Area hunting and fishing in the fallPublished 6:26pm Wednesday, October 10, 2012
October is here! Cooler temps, smaller crowds, fewer bugs, hungry fish, hunting seasons are opening – what’s not to love?
This year’s deer season will be different in several ways. The regular season has not been extended, but another week has been added to the season for antlerless deer in Polk County.
Reports are that the acorn crop is a very good one. But the muscadine crop fell very early this year. I’m not sure if that is an indicator of anything such as the type of winter we should have.
Most folks have probably heard of the hemorrhagic disease outbreak in the foothills area of western North Carolina. While this is not uncommon, this year’s outbreak seems to be a bad one in some areas. N.C. Wildlife Resources Commission biologists have put together a very informative youtube clip that explains in detail: http://www.youtube.com/watch?v=GjYcP7bGMN8&feature=youtu.be.
Fishing should steadily improve for most species. October is normally the start of good crappie fishing. Crappie, for the most part, will be deeper now than in spring, with much of their time spent hovering in the 15-30 foot range. I prefer live minnows this time of year, much to the frown of my crappie fishing mentor J.D., who calls live bait “cheating.”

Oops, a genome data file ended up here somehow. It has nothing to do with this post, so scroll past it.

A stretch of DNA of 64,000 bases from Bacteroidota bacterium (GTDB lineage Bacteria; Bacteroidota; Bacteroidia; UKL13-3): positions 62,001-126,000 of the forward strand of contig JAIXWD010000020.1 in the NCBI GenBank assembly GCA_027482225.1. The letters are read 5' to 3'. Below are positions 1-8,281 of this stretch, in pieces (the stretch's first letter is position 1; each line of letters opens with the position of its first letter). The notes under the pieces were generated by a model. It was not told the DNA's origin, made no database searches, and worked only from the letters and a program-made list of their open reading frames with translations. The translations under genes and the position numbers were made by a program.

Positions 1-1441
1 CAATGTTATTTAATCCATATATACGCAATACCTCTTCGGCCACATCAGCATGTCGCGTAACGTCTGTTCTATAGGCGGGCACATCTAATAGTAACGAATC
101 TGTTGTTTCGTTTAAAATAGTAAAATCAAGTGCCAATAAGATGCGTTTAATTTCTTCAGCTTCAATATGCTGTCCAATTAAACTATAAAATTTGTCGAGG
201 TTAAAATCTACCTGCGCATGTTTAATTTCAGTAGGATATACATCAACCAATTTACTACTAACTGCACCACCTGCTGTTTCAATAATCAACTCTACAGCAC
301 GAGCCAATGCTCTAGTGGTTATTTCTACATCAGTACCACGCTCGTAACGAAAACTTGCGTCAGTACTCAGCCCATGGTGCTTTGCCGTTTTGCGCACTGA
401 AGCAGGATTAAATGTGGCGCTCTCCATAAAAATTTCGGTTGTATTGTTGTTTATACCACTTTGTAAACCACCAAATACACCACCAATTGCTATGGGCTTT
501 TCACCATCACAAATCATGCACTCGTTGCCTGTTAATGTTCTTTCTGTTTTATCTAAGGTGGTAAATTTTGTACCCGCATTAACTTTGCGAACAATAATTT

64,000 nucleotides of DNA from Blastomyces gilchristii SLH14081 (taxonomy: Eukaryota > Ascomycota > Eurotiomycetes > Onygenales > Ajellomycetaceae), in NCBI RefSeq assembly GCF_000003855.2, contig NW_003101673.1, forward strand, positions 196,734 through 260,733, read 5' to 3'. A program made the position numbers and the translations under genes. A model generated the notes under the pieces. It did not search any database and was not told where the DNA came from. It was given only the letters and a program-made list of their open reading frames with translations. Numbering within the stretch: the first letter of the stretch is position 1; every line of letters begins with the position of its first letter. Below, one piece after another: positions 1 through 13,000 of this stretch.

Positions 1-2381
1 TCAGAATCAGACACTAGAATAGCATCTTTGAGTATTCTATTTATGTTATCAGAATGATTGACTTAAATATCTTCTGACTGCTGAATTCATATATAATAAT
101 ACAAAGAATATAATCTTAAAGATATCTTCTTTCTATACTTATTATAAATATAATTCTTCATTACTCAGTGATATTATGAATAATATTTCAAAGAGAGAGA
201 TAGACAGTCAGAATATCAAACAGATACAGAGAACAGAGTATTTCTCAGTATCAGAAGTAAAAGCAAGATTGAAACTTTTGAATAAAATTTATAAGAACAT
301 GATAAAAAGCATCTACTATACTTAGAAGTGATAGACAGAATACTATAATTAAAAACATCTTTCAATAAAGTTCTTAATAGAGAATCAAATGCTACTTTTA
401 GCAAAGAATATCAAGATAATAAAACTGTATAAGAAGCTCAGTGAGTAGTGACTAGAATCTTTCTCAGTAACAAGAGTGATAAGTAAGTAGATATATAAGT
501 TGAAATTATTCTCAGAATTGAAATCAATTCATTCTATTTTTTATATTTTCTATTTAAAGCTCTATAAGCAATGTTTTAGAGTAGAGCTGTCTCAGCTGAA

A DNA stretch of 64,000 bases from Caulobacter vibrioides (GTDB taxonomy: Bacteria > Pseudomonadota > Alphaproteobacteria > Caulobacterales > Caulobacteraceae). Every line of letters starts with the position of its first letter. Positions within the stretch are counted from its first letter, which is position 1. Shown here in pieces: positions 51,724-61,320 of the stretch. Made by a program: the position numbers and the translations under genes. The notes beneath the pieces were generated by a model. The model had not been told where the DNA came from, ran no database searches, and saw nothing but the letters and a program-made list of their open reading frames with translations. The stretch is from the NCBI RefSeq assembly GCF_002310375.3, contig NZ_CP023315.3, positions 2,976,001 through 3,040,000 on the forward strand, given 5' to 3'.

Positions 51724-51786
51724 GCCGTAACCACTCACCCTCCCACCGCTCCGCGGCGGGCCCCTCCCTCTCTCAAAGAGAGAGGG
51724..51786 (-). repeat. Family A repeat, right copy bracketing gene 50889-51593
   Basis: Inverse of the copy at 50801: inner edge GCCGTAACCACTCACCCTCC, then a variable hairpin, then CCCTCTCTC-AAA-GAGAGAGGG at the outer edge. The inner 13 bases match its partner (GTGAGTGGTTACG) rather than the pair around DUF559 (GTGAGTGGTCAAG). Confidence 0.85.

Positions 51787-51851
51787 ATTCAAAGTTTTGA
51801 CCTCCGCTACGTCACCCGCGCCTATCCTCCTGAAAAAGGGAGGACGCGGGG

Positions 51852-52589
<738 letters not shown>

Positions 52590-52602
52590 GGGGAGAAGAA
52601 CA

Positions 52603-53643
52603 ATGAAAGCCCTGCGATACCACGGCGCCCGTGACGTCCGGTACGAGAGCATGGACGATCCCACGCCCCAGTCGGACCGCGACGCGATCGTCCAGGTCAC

Fall is one of the best times to catch schooling smallmouths in some of our western lakes. Of course it’s best to catch the schoolers on top, but most of the time they will be schooled a bit deeper in open water, near bait schools. This is feast or famine fishing, but when you get on ’em it’s worth the effort spent finding them.
Topwater baits, live minnows, and shad color crank baits are good choices. Sometimes fishing baits faster or erratically will trigger inactive smallies into biting.
Largemouth fishing will improve as well. Fish migrate to the backs of creeks and rivers now, and it is a very good time to catch a big largemouth.
The chance at catching several big fish this time of year is above average. Many of the shad are bigger by fall, and fishing bigger shad imitations is a good way to go. Topwater baits, big spinner baits and shad crank baits are staples. Cover as much water as you can until you catch a fish, then make several casts in that area before moving on. Largemouth like to school as well, and when you find one many times you find several.
Muskie hunters like the cooler temps of fall. The toothy critters get more active and seem to frequent the banks a bit more than usual. I have always done better on rainy/windy days in the fall than any other time.
Last but not least, the delayed harvest sections of our trout waters are back in action as of Oct. 1. I still think this is one of the best ideas in recent years the NCWRC has implemented.
Our own section of the Green River is a fine destination for numbers and size of fish. This section of river probably has more gnats than anywhere in the world, but other than that the fishing is great. Freshly stocked fish will hit about anything, but they get weary as the pressure grows.
Be sure to verify any and all hunting and fishing regulations in the current 2012-2013 regulations digest.